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US Treasury Secretary Mnuchin hints at issuing 100-year bonds

WASHINGTON: The United States has rekindled interest in ultra long-term debt, including possibly a rare century bond, to lock in the current very low borrowing rates.

"I think it's something that we should seriously look at," US Treasury Secretary Steven Mnuchin said.

He said he already has talked to Treasury staff about the possibility, and will discuss the idea with investors and market participants to gauge interest.

This would represent a historic shift in the US$14 trillion (S$19.7 trillion) Treasury debt market, as the longest maturity bond currently is 30 years.

Many countries have 50-year debt, like Italy, France, Spain, Great Britain and Canada, while Mexico, Ireland and Belgium have issued 100-year bonds.

The Treasury under former president Barack Obama considered the idea of taking advantage of the historically low interest rates to issue the ultra long-term debt, but never pulled the trigger, largely due to political considerations, economists say.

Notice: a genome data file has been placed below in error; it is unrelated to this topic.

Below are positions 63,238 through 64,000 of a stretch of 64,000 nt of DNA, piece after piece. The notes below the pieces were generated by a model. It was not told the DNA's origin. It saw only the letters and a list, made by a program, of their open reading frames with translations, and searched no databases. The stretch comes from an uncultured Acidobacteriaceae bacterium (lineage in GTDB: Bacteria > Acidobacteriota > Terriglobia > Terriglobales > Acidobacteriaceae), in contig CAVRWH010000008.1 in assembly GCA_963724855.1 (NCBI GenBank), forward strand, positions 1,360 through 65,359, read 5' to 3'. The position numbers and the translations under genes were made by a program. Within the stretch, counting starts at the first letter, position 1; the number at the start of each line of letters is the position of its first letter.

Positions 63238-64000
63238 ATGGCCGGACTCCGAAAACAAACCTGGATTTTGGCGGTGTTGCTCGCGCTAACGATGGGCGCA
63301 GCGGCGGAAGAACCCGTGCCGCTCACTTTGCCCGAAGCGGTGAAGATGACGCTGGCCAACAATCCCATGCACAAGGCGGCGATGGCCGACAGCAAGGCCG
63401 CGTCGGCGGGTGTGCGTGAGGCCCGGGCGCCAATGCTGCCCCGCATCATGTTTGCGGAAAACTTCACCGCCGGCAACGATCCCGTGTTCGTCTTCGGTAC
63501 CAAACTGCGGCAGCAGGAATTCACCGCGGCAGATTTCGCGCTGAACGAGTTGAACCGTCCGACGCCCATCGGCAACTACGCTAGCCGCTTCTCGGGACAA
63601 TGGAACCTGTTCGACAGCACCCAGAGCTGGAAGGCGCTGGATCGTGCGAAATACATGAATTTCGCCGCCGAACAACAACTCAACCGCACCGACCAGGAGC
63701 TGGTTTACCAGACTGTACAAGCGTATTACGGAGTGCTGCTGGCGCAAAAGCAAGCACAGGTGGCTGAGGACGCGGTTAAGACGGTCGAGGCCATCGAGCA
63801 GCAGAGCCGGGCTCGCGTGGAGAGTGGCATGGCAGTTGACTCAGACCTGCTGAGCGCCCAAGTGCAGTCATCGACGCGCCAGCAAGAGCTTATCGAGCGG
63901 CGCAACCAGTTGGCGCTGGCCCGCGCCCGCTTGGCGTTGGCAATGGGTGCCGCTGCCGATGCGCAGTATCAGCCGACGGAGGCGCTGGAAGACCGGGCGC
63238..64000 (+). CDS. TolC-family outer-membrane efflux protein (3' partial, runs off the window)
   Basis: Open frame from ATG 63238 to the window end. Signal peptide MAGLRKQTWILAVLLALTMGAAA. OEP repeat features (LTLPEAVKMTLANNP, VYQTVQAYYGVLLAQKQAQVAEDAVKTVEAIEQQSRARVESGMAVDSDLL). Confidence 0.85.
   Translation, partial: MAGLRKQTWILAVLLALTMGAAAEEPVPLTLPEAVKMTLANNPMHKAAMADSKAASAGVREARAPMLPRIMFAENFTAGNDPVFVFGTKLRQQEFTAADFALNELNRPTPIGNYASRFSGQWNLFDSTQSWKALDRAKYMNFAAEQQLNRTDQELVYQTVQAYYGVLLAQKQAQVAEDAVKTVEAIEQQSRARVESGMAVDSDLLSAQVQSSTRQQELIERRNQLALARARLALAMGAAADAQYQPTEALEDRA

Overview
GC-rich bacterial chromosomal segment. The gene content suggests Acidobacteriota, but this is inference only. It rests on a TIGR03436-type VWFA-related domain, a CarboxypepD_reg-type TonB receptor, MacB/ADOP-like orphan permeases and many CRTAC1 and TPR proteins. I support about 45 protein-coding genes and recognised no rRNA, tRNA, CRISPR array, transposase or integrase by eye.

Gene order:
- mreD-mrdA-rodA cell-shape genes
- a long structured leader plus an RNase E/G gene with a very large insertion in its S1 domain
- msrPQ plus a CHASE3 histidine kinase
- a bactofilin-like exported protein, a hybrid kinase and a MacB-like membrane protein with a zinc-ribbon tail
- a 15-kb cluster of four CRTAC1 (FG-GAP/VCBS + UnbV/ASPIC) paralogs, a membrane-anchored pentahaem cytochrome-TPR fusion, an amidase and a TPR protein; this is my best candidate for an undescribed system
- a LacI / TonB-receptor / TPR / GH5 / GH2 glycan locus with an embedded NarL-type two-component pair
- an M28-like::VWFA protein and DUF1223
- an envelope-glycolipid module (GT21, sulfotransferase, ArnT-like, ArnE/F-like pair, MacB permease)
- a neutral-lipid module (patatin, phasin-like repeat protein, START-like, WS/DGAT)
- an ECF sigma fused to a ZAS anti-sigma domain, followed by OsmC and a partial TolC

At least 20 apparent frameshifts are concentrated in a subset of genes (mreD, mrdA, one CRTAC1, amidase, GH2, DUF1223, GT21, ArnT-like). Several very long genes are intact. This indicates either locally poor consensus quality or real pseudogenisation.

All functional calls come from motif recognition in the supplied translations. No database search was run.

The idea "has come up on occasion but hasn't got a great deal of sponsorship in Washington," said Mr Jim Vogel, vice-president of FTN Financial.

"Washington policymakers prefer to give the impression that they will be "retiring debt" rather than creating new instruments to borrow.

Ms Diane Swonk of DS Economics said the long maturities could give the wrong signal.

"It's something you do when you usually issue a lot of debt," she told NPR (National Public Radio).

"Are we talking about a government that wants to signal it's going to go into a lot more debt from record high debt levels?"

LENDING RATE

On the face of it, it makes sense for the government to borrow over the long term at lower cost, before the Federal Reserve raises the benchmark lending rate, as it has signalled it expects to do very soon.

These new bonds "should bring some savings" in debt service costs, Mr Vogel said, and would allow for more borrowing without putting upward pressure on the yields of other popular bonds at the 30-, 10- or five-year maturities.

Economist Laurence Kotlikoff, a professor at Boston University, said: "They have to be inflation indexed.

"That's pretty critical otherwise you take a big bet on what inflation is going to be for the next 50 or 100 years." - AFP

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